Dr. Franks holds a J.D. from Harvard Law School as well as doctorate and master’s degrees from Oxford University, where she studied as a Rhodes Scholar. Dr. Franks was previously a Bigelow Fellow and Lecturer in Law at the University of Chicago Law School and taught social studies and philosophy at Harvard University. She teaches First and Second Amendment law, cyber law, criminal law and procedure, and family law. She is also the President and Legislative & Tech Policy Director of the Cyber Civil Rights Initiative, a nonprofit organization that seeks to harness the power of law, policy, and technology to protect equal rights.
She is the author of the forthcoming book The Cult of the Constitution: Guns, Speech, and the Internet (Stanford University Press 2019). Her legal scholarship has been published in the Harvard Law Review, the California Law Review, and the UCLA Law Review. among others. She has also authored numerous articles for the popular press, including the Atlantic, the Guardian, and TIME Magazine.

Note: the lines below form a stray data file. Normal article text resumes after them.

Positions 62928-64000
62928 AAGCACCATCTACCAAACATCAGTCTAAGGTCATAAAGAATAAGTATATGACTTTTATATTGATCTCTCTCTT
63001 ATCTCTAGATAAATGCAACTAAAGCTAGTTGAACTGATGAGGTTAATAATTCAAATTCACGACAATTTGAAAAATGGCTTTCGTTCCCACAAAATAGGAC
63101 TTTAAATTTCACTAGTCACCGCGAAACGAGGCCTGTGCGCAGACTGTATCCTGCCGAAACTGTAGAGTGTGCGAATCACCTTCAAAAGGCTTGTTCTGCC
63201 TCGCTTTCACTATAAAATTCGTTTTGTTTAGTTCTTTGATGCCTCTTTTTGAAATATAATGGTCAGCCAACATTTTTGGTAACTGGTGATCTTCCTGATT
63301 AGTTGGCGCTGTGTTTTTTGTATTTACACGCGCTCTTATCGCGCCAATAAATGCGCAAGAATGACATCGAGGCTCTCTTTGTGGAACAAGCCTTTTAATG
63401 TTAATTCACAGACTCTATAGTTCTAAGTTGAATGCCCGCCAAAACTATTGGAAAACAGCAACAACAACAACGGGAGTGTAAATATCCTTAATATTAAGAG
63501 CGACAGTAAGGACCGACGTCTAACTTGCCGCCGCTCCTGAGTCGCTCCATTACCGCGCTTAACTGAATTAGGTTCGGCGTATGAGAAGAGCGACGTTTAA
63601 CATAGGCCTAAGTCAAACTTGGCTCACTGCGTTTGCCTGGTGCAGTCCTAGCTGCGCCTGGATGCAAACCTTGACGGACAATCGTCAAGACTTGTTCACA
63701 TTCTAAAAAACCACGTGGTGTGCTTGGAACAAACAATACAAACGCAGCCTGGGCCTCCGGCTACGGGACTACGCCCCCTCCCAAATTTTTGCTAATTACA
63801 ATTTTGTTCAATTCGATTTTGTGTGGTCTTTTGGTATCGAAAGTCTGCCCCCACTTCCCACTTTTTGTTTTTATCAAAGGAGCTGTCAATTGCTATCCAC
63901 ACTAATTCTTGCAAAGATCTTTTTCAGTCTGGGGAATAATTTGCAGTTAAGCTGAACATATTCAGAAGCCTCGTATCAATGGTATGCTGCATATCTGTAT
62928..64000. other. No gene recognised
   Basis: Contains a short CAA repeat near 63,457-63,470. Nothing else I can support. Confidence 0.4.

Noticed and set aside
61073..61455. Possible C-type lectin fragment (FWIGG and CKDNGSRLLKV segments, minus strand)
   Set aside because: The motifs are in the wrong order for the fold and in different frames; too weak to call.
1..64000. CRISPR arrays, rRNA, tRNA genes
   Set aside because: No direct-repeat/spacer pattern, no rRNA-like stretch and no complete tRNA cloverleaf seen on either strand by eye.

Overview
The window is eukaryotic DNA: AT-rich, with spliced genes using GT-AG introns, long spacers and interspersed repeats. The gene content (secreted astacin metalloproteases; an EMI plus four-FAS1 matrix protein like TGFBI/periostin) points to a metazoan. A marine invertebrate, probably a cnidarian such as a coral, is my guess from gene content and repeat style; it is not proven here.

Professor Christopher Achen delivered the Hibbert Roberts Lecture entitled “Identities and Trump Ideologies: The 2016 Presidential Election” on November 1st, 2017. Professor Achen’s lecture addressed the question of how Donald Trump won the 2016 presidential election. Achen explained that while considerable attention has been given to the appeal of the issues of his campaign and to the stagnant incomes of white people without a college degree, those factors turn out to be much less consequential than most media reports have suggested. Achen explained that deeper and broader forces were at work in the election, and his lecture set them out with evidence from the voter surveys done at the time. The lecture concluded with a discussion of how Trump’s election demonstrates that democracy does not work in the way we usually imagine.